AutoNation, which bills itself as “America’s Largest Auto Retailer,” is selling recalled used vehicles that contain dangerous safety defects. In a survey of over 2,400 used vehicles for sale at 28 AutoNation locations, 1 in 9 were found to have unrepaired safety recalls. Those vehicles are potentially hazardous to the people who buy them, their passengers and everyone else on the road.
As I recently waited in a crumbling subway station for an overcrowded train, I couldn’t help but consider finding another way to work - like an Uber. And I wondered: How many other people skip transit because of poor conditions? And what are the costs of those skipped rides?
What are the pitfalls and opportunities for electrifying transit bus fleets? Reuterstakes a look, in its coverage of our new electric buses report.
Voxdescribes the laws that let dealerships sell potentially dangerous used cars, following our finding that 1 in 9 surveyed used vehicles sold at Autonation contain unrepaired safety recalls.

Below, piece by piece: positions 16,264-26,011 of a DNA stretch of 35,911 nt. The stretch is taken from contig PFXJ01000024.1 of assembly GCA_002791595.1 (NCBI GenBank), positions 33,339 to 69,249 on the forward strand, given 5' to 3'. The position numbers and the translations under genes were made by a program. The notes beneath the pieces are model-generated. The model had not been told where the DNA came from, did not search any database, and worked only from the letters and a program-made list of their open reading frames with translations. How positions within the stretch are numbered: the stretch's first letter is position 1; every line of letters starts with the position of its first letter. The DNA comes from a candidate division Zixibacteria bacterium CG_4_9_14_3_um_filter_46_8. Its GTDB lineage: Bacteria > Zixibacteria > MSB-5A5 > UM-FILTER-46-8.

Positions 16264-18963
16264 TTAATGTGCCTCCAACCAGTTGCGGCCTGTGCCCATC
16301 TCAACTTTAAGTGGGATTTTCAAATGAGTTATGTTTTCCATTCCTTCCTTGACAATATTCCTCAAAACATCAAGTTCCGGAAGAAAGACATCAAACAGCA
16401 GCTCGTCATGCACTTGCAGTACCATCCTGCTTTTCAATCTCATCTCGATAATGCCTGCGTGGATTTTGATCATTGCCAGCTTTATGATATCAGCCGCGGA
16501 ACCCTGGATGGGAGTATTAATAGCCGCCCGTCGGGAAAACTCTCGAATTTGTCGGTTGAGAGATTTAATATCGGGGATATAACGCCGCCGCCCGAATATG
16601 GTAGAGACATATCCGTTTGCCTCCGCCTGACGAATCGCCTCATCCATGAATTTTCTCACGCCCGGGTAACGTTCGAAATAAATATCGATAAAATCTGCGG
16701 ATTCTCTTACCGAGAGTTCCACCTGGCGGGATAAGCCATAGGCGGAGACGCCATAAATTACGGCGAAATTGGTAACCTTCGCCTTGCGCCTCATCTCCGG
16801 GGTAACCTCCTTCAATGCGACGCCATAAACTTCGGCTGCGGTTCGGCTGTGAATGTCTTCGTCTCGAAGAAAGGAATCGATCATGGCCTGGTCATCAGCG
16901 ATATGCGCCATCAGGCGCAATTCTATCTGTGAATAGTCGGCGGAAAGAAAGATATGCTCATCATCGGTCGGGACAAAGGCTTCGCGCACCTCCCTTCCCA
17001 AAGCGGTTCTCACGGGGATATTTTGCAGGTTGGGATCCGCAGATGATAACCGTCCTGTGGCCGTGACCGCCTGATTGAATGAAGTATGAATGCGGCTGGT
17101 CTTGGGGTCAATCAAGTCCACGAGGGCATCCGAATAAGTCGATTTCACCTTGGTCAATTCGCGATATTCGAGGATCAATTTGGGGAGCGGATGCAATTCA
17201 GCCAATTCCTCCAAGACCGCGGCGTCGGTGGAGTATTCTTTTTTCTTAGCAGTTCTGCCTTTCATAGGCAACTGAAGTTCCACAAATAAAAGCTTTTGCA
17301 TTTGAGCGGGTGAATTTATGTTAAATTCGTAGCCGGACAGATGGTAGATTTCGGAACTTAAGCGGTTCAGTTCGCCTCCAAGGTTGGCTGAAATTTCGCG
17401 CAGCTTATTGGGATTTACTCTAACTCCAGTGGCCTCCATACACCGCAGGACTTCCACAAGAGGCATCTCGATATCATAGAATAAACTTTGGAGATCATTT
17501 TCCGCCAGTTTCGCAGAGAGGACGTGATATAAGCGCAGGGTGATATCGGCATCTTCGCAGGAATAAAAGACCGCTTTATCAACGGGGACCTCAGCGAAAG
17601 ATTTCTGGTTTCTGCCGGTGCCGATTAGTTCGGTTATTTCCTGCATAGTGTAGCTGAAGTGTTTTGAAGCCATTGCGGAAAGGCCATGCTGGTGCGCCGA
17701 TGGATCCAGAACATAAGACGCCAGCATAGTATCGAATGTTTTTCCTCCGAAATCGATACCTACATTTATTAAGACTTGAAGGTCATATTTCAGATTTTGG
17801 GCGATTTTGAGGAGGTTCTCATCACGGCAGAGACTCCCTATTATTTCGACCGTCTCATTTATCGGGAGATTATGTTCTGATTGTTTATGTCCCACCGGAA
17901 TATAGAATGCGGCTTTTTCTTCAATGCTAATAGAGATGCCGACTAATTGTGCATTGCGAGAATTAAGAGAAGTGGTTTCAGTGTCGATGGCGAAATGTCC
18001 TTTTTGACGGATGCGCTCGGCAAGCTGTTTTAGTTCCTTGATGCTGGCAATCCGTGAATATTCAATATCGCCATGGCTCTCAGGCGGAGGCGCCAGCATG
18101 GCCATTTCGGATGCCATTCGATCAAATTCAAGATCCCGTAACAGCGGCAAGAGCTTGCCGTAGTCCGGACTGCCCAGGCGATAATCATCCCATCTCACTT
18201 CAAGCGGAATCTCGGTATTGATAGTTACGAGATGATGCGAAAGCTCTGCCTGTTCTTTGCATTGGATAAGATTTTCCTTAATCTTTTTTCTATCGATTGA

Senior policy analyst Tony Dutzik helped The New York Timesanswer a question: What would happen if everybody in the United States cut back on driving?
Analyst R.J. Cross spoke with news outlets about new financial transparency efforts from states like Oklahoma, Maryland and Idaho.
In its coverage of Safe for Swimming?, our new report on beach water quality, the Boston Globe describes infrastructure improvements that Massachusetts can make to reduce sewer and stormwater pollution, and to keep beaches safe.
Following the release of Debit Cards on Campus, Wells Fargo announced that it would eliminate some fees on its campus debit cards.